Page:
CAPS:

entrance: Maps prepared by MRPC will be placed in containers at entrance kiosks to Old Meetinghouse Hill Park on Highland Street and Old Meetinghouse Hill Road.

LAND check: the town received a grant for 68 percent of the purchase price for 32 acres abutting Old Meetinghouse Hill Park.

By Anne O'Connor

Correspondent

TOWNSEND -- There's gold in them thar woods -- or at least the likelihood of producing income by culling trees and selling them for lumber or biomass.

Townsend owns hundreds of acres of wooded property. A small part of Old Meetinghouse Hill Park, tucked between Highland Street, Wallace Hill Road and Route 119 will soon be logged.

Logging is a multistep, long-term project, said Conservation Agent Leslie Gabrilska. The town-owned park has particular challenges.

Trucks can easily access about 40 acres near Meetinghouse Road. A recently signed work order has given the town the go-ahead to have a forester prepare a forest-cutting plan for this section and send the project out to bid. The work includes marking trees and boundaries and filing the plans.

Once the Conservation Commission reviews the markings and the logger notifies abutters, the work can begin. It needs to be done when the ground is hard, either in the summer or when it is frozen. Gabrilska hopes it will be completed this year.

As for the the majority of the land? "The problem is we can't get to the rest of it," she said. Wetlands bisect the park.


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There are two different ways to solve this problem, she said. The town could build a road and wetland crossing near the site of the upcoming logging or could purchase an easement and build a road through fields on Route 119. Another entrace on Highland Street cannot support the weight of the trucks.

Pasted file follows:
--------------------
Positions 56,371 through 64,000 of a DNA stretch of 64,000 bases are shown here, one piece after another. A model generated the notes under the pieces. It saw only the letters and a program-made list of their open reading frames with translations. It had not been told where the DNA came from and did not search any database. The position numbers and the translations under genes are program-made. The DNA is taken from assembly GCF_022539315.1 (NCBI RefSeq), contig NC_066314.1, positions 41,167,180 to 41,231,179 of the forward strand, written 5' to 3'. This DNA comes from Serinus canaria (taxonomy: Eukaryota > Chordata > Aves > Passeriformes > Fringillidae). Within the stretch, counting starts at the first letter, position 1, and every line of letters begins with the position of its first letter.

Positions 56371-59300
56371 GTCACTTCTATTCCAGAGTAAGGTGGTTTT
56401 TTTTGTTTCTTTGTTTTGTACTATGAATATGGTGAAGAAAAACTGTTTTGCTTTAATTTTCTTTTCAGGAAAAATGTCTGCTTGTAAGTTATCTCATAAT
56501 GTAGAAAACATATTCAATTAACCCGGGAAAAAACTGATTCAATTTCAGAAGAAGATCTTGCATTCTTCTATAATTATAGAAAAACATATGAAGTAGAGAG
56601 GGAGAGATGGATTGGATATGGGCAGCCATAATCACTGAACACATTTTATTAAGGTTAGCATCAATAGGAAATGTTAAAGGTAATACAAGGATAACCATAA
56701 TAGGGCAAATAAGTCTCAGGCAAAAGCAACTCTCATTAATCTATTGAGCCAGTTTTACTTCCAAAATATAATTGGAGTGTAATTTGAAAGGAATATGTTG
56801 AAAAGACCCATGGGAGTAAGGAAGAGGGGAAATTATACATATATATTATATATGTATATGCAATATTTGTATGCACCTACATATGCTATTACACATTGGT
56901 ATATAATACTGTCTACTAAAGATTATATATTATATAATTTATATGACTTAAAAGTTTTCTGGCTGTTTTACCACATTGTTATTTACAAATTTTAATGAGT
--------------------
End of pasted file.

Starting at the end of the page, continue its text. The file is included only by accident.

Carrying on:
Road building costs money. The plan is for profits from the first phase of the logging to pay for the second.

Once the forest-cutting plan is done, the forester will have an idea of the value of the wood. Some of it is large enough for lumber, but one area contains less valuable trees with lots of forks, Gabrilska said.

The logger will retain 15 percent of the profits, the town gets the rest. "We will expend nothing," Gabrilska said.

The town received a $1,250 grant from the Forest Stewardship Program of the Mass. Department of Conservation and Recreation to pay for the forest-cutting plan and educational outreach. A forest-management plan completed in 2006 cost between $2,000 and $3,000, Gabrilska said.

In December, the town received $35,547 from the state LAND program to purchase a 32-acre lot that extends into Old Meetinghouse Hill Park. The grant covers 68 percent of the purchase price, Gabrilska said.

The Local Acquistions for Natural Diversity Program assists municipalities with aquiring land to be used for passive recreational activities like hiking. Trails, some built by Eagle Scouts, run through the park abutting the new acquisition.

"We'll try to keep a pretty good buffer from the trails. People are using them," Gabrilska said.

As soon as the new lot is purchased, trail maps will be available at the kiosks on Old Meetinghouse Hill Road and Highland Street. They were prepared by the Montachusett Reginal Planning Commission. The MRPC is also creating larger town maps.